* How to deal with changes in circumstances, including earnings, couples separating, tenants affected by temporary absences in hospital, residential care, prison etc.

*How to assist tenants make claims as part of the “Managed Migration” process and ensure they receive their 2-week run-ons and where appropriate “Transitional Payments”.

*How to secure “explicit consent” and assist tenants seek resolutions to problems as they occur; challenge poor decisions on assessment of “housing costs”; question wrongly assessed Third Party deductions; and assist the tenant submit Mandatory Reconsiderations & Appeals, where the tenancy is being put in jeopardy, due to inaccurate adjudication.

*Pursue DWP complaints when APAs are cancelled without justification, causing the HCE to be misused, creating avoidable rent arrears.

*Assist the tenant overcome the obstacles, created by DWP, which make the annual April rent increase process, much more complicated and problematic than it needs to be.

*Challenging overpayment demands on behalf of tenants and your landlord organisation. This is becoming a real problem as DWP attempts to recover the £Billions of accrued overpayments.  Universal Credit’s Debt Management is much more aggressive in its pursuit of recovery and generally will not suspend action, pending challenges to the disputed debt.

*How to effectively communicate with DWP and ensure unresolved issues are escalated to its hierarchy.

The Course will start at 10am and finish 3 pm with breaks for tea/coffee & lunch in between.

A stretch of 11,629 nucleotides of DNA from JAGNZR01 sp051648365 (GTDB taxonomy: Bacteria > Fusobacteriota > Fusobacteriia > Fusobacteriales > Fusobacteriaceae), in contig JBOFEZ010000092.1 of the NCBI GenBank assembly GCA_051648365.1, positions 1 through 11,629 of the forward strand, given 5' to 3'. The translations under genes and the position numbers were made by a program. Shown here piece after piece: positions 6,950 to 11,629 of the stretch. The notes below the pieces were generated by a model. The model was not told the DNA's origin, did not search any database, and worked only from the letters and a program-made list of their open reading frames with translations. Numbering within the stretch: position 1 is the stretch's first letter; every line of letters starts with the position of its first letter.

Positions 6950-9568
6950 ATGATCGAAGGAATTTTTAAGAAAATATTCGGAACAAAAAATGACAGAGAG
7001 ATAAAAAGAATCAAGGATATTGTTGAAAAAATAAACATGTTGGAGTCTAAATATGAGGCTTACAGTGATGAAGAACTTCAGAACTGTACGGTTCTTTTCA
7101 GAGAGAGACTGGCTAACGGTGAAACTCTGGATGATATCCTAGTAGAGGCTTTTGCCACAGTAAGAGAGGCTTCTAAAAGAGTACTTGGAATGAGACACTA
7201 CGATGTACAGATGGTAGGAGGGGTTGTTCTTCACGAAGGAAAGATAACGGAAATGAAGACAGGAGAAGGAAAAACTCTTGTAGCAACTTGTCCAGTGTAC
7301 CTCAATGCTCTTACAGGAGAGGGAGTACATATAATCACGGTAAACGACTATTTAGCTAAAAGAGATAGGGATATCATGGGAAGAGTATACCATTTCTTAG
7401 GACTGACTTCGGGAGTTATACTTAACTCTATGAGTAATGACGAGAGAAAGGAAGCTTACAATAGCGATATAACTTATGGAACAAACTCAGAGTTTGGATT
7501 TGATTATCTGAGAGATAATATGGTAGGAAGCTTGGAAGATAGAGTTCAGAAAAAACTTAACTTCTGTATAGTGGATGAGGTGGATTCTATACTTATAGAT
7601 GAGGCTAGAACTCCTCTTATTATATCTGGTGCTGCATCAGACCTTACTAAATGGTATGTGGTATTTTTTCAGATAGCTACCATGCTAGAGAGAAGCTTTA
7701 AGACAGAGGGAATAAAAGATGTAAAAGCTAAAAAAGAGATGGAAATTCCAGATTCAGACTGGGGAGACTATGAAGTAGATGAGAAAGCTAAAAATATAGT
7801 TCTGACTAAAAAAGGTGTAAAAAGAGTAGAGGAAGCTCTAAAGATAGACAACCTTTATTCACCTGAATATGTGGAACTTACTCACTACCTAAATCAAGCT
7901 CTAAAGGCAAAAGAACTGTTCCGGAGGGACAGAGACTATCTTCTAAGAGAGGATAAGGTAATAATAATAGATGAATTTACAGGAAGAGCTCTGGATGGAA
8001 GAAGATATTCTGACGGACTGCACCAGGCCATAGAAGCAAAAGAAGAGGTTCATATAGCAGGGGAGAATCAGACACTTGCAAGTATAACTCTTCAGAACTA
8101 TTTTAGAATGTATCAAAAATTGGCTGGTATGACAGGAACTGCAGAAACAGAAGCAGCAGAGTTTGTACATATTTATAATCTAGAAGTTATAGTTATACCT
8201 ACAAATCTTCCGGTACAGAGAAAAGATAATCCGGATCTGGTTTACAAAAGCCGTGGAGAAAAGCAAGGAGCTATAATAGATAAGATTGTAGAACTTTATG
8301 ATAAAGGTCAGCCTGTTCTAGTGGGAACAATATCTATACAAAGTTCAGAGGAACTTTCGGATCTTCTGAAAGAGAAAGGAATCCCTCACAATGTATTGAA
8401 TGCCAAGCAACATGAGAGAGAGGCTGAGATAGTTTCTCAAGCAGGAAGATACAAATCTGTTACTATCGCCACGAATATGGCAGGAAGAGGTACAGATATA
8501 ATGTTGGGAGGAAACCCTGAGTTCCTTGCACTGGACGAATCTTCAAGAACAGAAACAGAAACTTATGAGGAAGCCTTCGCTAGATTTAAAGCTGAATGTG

Who should attend?

This course has been designed for staff working in housing & income management teams, welfare rights, money advice & financial inclusion. It’s intended to underline the increasing importance of Universal Credit’s “housing costs element”, in relation to your tenants’ ability to meet their rent liability and the organisations ambitions to maximise rental revenue, minimise rent arrears and reduce the associated costs of recovery action. The trainer will deliver the course using a PP presentation, exercises, and group discussion.

Bill Irvine

Bill spent 30 years in local government, holding senior positions in Social Work, Housing & Finance. He left as Head of Housing Services (Benefits, Revenues & Advice) at one of the UK’s largest councils. In 2012 he set up a new consultancy business “Housing Benefit Advice & Advocacy” offering advice, training, and advocacy to Councils, RSL’s and private landlords throughout the UK.

Since January 2012 he has been at the forefront of Universal Credit training for both SRS and Private Sector landlords, on behalf of the Chartered Institute of Housing (CIH), National Residential Landlords Association (NRLA), individual Housing Associations, Charitable & Voluntary bodies, GB wide.

He now owns and operates publishes regular updating bulletins on Universal Credit to more than 1300 registered subscribers and represents both tenant and landlords at First and Upper-tier tribunals where problems can’t be resolved through meditation/negotiation.